Each character has three defining stats: Might, Speed, and Intellect. Might is an amalgamation of Strength and Constituion, Speed is roughly akin to Dexterity, and Intellect covers Wisdom and Charisma as well as Intelligence.

Each stat also has three components: your Pool, your Edge, and your Effort.

Your Pool is the basic measure of your stat, just like your ability score is in D&D, but it is also rather like your stat’s ‘hit points’: physical damage from a sword will reduce your Might Pool, for example, while a psionic blast might reduce your Intellect Pool.

You also have an Effort score (but not for each stat). In the Cypher System, you can spend points from your stat Pool to make a task easier, and your Effort score indicates how many steps you can reduce the difficulty by. By default, your Effort score is 1, but, as characters gain experience, they can increase their Effort scores and attempt increasingly more challenging feats.

So what’s Edge? It’s kind of like a cushion for your Pool and your Effort. When something requires you to spend points from a stat Pool, your Edge for that stat reduces the cost. For example, if it normally costs you a 1 point from your Intellect Pool to activate your mental blast ability, then a character with Intellect Edge 1 instead uses the ability for free. Your Edge also reduces the cost of applying Effort to a roll. If you had a Speed Edge of 2, for example, and you were applying Effort on a Speed roll – something that would normally cost 3 points from your Speed Pool – you would instead only spend 1 point from your Speed Pool.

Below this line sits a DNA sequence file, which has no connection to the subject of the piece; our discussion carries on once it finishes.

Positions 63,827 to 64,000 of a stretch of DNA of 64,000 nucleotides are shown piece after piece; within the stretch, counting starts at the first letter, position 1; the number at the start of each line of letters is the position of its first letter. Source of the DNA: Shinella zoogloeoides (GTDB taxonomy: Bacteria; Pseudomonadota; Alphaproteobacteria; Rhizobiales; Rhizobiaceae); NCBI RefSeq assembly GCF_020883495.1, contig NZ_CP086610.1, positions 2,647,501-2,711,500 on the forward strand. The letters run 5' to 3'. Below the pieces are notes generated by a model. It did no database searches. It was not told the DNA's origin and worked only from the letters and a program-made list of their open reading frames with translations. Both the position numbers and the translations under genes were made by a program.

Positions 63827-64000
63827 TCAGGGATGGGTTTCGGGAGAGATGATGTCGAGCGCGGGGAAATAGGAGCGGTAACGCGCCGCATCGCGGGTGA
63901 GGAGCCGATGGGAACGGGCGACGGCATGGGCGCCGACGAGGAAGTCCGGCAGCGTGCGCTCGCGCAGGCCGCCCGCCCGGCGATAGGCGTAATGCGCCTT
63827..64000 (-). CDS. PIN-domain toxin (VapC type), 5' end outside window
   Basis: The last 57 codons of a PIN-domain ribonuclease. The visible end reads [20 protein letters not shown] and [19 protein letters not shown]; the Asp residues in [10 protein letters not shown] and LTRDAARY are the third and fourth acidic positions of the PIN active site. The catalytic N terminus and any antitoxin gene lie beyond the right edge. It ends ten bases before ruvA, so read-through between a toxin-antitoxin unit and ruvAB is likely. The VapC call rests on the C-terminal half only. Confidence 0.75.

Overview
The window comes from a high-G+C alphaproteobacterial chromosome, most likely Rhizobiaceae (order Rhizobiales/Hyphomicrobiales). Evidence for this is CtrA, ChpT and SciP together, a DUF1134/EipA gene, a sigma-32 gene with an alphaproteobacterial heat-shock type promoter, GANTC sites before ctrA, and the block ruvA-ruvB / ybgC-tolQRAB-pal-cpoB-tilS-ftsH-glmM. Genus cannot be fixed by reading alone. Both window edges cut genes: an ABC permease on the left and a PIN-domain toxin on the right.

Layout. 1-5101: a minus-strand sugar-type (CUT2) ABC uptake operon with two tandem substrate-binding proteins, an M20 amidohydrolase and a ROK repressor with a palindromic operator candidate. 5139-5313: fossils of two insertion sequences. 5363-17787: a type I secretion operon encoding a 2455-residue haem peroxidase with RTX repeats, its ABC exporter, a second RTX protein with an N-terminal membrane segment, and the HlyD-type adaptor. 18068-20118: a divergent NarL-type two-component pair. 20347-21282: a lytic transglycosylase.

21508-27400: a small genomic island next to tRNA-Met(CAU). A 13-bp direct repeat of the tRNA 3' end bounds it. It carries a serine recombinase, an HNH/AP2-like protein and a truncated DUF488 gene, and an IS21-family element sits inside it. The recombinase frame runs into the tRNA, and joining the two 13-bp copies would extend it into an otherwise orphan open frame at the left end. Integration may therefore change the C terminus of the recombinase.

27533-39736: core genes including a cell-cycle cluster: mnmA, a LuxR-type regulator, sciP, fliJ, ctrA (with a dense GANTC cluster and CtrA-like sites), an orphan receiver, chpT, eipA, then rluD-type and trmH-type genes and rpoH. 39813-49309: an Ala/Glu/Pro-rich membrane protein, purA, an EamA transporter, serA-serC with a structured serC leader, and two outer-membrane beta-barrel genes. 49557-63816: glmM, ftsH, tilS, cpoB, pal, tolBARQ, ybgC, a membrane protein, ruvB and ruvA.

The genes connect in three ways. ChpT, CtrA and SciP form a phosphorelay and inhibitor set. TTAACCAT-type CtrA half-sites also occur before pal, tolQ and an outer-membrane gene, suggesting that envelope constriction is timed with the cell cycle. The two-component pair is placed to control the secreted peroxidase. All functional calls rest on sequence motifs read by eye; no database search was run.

So, what are Belise’s stat pools? That depends on what type of character he is. In the Cypher System, you describe your character as ‘an adjective noun who verbs’, and the noun is your character type.

Monte Cook Games

‘I am an adjective noun who verbs

At first, I thought Belise was not really a warrior, an explorer, or a speaker. He’s an adept, surely. However, that’s not a perfect fit. Belise might be a spellcaster, but he’s good at fighting, too! The Cypher System lets you do this with flavours. Perhaps you are a speaker who knows a little about magic, or a warrior with ‘skills and knowledge’ (eg, a military engineer). Belise is going to be a warrior with magic abilities, which means I can trade a few of my warrior abilities for some more cleric-like options.